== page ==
Middleweight looks pretty damn good on Jaime Munguia.
The first fight at a new weight went entirely as expected for the former 154-pound titlist, who had his way with Ireland’s Gary ‘Spike’ O’Sullivan en route to an 11th round stoppage Saturday evening at The Alamodome in San Antonio, Texas.
An accumulation of power shots forced O’Sullivan to the canvas, prompting his corner to literally throw in the towel in forcing referee Mark Calo-Oy to stop the contest at 2:17 of round eleven.
“I really felt the difference at 160 pounds,” admitted Munguia, who weighed a career-heaviest—though well-proportioned—159 1/4 pounds. “I felt so much stronger than I have at 154 pounds.”
Munguia looked filled out in his first fight which didn’t require boiling down to a weight unbefitting his 23-year old, 6’0” frame. The effects were evident in his power shots, enjoying a strong opening round which he capped with a series of right hands and a left hook which had O’Sullivan slowly walking back to his corner after the bell.
The same pattern held true in round two, with Munguia gaining more confidence in his power although O’Sullivan showed a chin far better than advertised. The Irish middleweight had drawn unfair flak for a 1st round knockout to David Lemieux more than two years ago, a fight where he simply got caught by the former middleweight titlist.
O’Sullivan rode out the early storm, including a 3rd round exchange which saw Munguia land several power shots only to get caught late with a right hand which left him briefly buzzed. The insistence on his part as well as that of head trainer and Hall of Fame former four-division titlist Erik Morales was that he wasn’t hurt, although the unbeaten middleweight made a point to box far more in round four.
Action picked up in the middle rounds, seemingly tightening up on the scorecards as O’Sullivan landed several clean right hands and left hooks upstairs. Munguia showed a world class chin, barely budging and often able to dig deep to fire back.
A wild round seven saw Munguia attempt to work the body, only to lose a point for a low blow. It didn’t deter the Tijuana native from committing to a downstairs attack, before bringing it back up top with a heavy jab which were followed with left hooks and crisp right hands.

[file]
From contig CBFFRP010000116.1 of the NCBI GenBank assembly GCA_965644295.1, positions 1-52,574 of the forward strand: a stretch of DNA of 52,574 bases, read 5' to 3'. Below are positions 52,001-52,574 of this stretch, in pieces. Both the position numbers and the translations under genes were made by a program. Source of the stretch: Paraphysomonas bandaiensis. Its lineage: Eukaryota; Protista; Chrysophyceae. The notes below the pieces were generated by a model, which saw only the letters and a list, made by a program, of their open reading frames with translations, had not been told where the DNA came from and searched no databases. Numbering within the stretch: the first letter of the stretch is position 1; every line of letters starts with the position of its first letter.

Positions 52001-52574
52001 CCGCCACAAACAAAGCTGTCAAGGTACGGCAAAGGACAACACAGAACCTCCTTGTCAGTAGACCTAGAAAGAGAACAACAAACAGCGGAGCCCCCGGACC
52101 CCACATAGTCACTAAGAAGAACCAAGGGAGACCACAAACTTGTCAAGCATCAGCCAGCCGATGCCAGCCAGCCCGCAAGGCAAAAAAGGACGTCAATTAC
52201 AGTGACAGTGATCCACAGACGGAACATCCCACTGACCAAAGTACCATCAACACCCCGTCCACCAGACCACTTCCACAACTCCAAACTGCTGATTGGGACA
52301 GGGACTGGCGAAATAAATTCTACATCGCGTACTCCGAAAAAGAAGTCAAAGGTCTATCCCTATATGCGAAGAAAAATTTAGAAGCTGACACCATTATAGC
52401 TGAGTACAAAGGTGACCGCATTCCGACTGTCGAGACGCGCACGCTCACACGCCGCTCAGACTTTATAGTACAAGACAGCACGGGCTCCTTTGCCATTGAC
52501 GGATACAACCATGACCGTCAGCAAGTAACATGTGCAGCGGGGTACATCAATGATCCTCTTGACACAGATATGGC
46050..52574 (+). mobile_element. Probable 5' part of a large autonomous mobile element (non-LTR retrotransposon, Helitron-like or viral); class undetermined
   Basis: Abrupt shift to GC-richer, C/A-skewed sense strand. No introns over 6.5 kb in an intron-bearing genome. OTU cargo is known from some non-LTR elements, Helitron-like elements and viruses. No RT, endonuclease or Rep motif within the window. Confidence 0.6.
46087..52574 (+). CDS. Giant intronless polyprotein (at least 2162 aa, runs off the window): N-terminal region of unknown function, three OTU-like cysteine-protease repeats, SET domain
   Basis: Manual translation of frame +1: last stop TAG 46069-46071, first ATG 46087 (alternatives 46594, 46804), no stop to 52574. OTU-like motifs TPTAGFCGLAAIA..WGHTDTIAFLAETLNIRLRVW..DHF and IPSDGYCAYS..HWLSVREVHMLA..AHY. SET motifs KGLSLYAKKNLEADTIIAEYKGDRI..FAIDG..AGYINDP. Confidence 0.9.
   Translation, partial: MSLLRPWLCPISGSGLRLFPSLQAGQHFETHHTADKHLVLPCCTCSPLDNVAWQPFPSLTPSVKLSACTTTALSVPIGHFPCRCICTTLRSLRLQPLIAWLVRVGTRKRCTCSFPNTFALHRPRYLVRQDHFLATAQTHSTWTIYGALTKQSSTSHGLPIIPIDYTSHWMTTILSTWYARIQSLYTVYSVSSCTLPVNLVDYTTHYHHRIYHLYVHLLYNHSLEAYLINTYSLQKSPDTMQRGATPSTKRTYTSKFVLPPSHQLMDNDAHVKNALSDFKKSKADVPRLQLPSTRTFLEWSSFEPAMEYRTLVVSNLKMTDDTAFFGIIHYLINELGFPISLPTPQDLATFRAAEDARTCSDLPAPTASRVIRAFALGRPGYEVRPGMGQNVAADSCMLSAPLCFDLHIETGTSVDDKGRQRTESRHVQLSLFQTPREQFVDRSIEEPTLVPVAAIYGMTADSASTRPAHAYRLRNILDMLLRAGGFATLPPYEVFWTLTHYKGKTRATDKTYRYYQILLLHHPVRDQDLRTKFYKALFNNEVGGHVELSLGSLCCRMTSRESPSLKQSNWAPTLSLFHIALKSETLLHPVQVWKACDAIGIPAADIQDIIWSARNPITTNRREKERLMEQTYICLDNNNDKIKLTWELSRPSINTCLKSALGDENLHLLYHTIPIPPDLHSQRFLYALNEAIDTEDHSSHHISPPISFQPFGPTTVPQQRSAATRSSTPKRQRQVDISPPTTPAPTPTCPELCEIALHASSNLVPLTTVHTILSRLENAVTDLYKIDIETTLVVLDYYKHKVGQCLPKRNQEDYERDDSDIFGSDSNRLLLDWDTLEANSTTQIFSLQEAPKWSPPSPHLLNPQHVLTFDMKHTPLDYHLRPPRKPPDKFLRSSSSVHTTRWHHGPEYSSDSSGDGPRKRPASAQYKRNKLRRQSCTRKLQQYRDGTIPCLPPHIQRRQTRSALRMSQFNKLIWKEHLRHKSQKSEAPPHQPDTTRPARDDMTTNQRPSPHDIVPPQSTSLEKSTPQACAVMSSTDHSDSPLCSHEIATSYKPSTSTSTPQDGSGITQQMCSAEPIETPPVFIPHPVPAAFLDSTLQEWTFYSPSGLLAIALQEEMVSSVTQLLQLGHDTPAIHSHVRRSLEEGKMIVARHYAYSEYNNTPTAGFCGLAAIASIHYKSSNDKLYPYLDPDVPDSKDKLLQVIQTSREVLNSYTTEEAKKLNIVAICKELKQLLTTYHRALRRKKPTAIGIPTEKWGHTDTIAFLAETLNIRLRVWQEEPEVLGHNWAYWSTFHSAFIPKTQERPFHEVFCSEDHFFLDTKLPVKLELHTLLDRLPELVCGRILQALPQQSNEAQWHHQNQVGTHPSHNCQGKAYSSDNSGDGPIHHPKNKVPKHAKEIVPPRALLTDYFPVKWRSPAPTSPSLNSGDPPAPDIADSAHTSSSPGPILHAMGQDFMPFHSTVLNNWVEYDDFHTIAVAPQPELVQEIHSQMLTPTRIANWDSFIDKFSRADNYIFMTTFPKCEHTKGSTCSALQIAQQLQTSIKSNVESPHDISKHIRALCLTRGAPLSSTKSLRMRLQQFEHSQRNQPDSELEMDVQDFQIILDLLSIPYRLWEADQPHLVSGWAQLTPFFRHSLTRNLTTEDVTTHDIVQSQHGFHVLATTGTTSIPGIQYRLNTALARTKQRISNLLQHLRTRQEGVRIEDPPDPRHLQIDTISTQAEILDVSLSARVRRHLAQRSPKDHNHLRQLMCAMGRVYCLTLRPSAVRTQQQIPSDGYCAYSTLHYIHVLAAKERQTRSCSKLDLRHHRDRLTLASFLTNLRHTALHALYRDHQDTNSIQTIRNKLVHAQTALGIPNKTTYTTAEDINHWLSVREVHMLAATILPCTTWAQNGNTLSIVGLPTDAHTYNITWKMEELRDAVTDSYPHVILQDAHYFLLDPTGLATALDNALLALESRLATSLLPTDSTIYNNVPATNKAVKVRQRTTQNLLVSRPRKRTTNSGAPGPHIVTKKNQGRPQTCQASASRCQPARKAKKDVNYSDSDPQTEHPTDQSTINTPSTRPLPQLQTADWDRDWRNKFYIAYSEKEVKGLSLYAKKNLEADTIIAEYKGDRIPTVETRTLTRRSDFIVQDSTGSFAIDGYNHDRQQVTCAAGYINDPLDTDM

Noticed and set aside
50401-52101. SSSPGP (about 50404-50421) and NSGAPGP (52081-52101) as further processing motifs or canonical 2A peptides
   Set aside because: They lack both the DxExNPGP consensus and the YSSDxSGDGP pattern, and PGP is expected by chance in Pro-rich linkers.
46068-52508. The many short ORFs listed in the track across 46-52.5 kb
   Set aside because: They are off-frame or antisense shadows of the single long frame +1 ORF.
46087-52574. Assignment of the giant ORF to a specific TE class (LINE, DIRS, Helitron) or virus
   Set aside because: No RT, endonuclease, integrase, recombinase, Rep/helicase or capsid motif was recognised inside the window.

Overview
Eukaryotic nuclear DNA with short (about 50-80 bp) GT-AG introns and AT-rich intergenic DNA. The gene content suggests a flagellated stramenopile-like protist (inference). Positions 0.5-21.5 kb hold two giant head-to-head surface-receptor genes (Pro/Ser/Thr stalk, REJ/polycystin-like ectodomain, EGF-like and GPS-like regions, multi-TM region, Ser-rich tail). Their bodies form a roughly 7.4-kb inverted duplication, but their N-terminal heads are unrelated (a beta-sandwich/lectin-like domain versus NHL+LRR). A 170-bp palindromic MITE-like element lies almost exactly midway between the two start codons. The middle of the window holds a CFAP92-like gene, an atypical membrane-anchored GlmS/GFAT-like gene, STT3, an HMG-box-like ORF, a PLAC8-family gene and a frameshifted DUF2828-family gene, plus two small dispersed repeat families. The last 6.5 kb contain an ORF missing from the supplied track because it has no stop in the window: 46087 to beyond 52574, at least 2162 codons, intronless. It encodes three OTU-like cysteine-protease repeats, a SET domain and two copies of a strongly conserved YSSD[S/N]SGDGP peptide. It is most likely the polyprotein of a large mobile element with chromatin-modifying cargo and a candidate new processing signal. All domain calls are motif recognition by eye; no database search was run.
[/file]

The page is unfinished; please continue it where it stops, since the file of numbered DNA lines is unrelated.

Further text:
O’Sullivan continued to absorb in round eight while doing his best to fire back. The veteran contender was able to score with right hands, but fighting through fatigue in the process as Munguia wisely picked his shots and preserved his energy for the later rounds.
Munguia set traps in round nine, moving back to the ropes and drawing in O’Sullivan before driving him back with a series of jabs and straight right hands. O’Sullivan did his best to adapt, only to get clipped with an overhand right before firing back with a right and body shots as Munguia played defense.
As it turned out, he was simply reloading for the home stretch.
Munguia poured on the attack in rounds 10 and 11, as O’Sullivan was clearly running on empty. A series of right hands had O’Sullivan out on his feet, falling into the ropes but his back to the referee and managing to avoid a stoppage long enough to clinch his way out of trouble.
It merely prolonged the inevitable. Munguia went right back on the attack, landing a series of power shots in willing O’Sullivan to the canvas. It was enough to convince head trainer Packy Collins to signal for his fighter to be rescued, to which the referee obliged in stopping the contest.
A two-fight win streak comes to a close for O’Sullivan, who falls to 30-4 (21KOs). All four of his career losses have come versus world-class competition, having suffered stoppage defeats to Lemieux and Chris Eubank Jr. and a wide points loss to Billy Joe Saunders prior to Saturday evening.
Meanwhile, Munguia remains perfect as a pro and in position to make a run at becoming a two-division titlist. In vacating his 154-pound title late last year, came his placement as the number-one ranked contender to the 160-pound belt currently in possession of Demetrius ‘Boo Boo’ Andrade, who has a voluntary defense versus Ireland’s Luke Keeler later this month.
A win by Andrade could set up Munguia’s next title fight if he so chooses that route. The popular attraction is—naturally—in search of bigger game.
“I want all the best middleweights,” said Munguia (35-0, 28KOs) after his latest win. “I want [World middleweight champion Saul] Canelo Alvarez, [two-tour middleweight titlist] Gennadiy Golovkin, [unbeaten middleweight titlist Jermall] Charlo. I want them all.”
For now, he will take whatever he can get—and the middleweight division gladly welcomes his services as one more entertaining option has been added to the mix.